BMW Might Soon Bid Farewell to Manual Transmissions

BMW Might Soon Bid Farewell to Manual Transmissions

It looks like Mercedes-Benz won’t be alone in ditching the stick shift, with BMW reportedly planning to altogether axe manual transmissions in the near future.

But BMW’s plan to narrow its transmission range isn’t limited to sending manuals to the scrap heap, with an executive from the brand’s performance division predicting dual-clutch automatics will soon head the way of the dodo. Speaking to Australia’s Drive, BMW M vice-president of sales and marketing, Peter Quintas, said when it comes to products in the brand’s pipeline, the future of both types of gearboxes is grim.

According to Quintas, it’s questions about durability that will soon spell the end for manual and dual-clutch transmissions, with both having a hard time standing up to the rigors of modern torquey engines. He pegs the durability limit of modern manual transmissions at about 450 horsepower and 450 lb-ft of torque. The current M3 and M4 twins make 425 horsepower and 406 lb-ft of torque.

Sadly, Quintas said he doesn’t anticipate the next generation of those cars to feature manual gearboxes. He also allegedly took a shot at U.S.-sourced manuals, claiming units built to withstand the output of burly V8 engines are too heavy and the shift quality is “awful.” Ouch.

Making matters worse for dual-clutch units is the rapid evolution of traditional automatics in recent years, according to Quintas.

“”The DCT once had two advantages: It was light and its shift speeds were higher,” Quintas said, according to Drive. “Now, a lot of that shift-time advantage has disappeared as automatics get better and smarter.”

[Source: Drive]

  • David Swanepoel

    That manual gear knob is not from a BMW – could you not find any photo of a BMW manual gear knob?!

  • Jennifer Bechtol

    Doesn’t that drive you NUTS? It takes like 3 seconds to find an accurate photo.

  • Patrick Jackson


  • wcjeep

    I read somewhere else government regulations will likely kill any remaining manual transmission. I think it was vehicle crash avoidance doesn’t work well in a manual transmission.

  • Jonny_Vancouver

    I drive better with a manual transmission, it makes me more aware of the road and what I’m doing as well as helping me feel more in tune with my car, which leads to greater safety imo. It’s too bad that the manual is dying, but it makes sense. Less malicious intent, more natural evolution. Even traditional auto’s and CVT’s will die out because everything will be electric and autonomous.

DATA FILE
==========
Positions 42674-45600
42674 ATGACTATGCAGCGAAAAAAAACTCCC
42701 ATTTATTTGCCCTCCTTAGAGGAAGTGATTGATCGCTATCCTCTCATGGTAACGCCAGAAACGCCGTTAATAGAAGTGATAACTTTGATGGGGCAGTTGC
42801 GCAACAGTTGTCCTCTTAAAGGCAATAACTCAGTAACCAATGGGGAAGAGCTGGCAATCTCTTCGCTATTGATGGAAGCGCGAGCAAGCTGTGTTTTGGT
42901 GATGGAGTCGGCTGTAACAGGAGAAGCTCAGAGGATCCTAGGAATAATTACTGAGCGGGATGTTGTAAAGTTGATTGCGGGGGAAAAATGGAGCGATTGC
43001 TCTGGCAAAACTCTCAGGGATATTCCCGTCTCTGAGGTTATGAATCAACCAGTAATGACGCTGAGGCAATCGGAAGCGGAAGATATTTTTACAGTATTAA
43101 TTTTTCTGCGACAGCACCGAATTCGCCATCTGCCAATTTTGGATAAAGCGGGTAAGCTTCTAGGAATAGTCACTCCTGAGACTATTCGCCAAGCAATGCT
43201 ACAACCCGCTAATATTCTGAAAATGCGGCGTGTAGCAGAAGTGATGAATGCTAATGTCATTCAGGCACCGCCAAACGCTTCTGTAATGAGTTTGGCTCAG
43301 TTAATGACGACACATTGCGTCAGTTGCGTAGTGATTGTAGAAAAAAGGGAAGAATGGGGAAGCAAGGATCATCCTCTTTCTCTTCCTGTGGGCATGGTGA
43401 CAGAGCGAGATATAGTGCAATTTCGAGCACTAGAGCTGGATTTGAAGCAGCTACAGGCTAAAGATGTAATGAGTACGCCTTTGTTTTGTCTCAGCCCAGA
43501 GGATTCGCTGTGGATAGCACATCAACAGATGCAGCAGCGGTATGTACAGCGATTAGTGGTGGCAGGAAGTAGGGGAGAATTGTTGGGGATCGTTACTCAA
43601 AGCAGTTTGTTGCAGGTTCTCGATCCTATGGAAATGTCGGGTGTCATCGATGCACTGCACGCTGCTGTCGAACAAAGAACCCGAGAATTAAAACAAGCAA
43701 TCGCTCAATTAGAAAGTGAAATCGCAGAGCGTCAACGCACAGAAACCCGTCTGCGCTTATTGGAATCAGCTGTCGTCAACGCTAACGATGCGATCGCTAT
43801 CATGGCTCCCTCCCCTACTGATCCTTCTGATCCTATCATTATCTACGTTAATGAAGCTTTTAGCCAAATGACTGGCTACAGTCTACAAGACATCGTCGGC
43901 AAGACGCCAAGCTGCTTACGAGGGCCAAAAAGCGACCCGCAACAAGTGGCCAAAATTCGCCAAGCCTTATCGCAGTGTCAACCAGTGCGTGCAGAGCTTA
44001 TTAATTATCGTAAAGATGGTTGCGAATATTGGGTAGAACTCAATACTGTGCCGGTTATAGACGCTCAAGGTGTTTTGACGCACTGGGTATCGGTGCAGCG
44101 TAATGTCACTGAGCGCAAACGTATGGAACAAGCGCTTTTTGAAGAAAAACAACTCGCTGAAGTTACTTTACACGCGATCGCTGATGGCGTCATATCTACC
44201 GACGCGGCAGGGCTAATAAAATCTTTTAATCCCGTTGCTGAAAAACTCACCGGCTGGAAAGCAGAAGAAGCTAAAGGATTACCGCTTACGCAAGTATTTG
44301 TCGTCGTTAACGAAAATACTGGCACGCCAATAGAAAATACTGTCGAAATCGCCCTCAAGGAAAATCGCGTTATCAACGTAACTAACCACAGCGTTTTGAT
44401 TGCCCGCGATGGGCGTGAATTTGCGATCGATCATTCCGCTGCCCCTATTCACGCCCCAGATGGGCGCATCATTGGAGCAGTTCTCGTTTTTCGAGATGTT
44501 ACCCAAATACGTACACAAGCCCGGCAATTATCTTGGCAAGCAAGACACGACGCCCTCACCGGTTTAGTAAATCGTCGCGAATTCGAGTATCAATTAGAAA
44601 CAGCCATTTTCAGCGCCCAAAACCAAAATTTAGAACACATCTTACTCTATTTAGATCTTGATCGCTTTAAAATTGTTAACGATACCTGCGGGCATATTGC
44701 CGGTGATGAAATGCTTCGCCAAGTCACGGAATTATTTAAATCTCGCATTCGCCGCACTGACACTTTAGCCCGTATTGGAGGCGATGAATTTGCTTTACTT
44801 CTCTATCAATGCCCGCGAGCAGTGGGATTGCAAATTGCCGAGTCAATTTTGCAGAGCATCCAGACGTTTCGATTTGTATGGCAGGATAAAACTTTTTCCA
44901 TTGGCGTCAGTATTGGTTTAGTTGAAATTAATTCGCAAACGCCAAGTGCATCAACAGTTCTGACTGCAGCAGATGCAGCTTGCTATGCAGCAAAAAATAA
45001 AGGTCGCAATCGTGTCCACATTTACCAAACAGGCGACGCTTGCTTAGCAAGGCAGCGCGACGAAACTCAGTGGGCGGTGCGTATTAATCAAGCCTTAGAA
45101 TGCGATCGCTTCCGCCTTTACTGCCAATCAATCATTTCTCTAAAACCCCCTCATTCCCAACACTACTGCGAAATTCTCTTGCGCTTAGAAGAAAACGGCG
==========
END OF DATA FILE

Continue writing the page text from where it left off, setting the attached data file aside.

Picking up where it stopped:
• Eric Henry

    That’s a current the 3 series console and gear lever.

  • Eric Henry

    I hate automatics, CVTs and dual clutch transmissions. You can teach a monkey how to mash a gas pedal. Driving a manual takes skill and attentiveness.

  • David Swanepoel

    Yes, it is now a BMW manual (was not BMW yesterday)… after AutoGuide update their photo

  • David Swanepoel

    Thanks, AutoGuide, for updating the photo to an actual BMW manual gear lever

  • Perry F. Bruns

    Autoguide moderated away my response because it had a link in it. There was a BMW print ad that mimicked a five-speed shifter layout (I think from a 2002tii), but the numbers were replaced with


  • Joseph whitton

    Does anyone not realize how little credibility this guy has speaking about the strength of manuals and dual clutch transmissions? He says manuals can’t handle more than 450hp/TQ? Does he forget the f10 m5 comes in a manual and makes close to 600hp? Does he not know the hellcat has a manual with 707 HP? Dual clutches are what are run in Rolex cars with way more HP and beat on hard! The m division needs to check who speaks and tarnishes their image or my garage of 3 BMWs will have to represent a “real” car company not one who lies about why they can’t build or engineer a car any longer. Hire the right engineers!!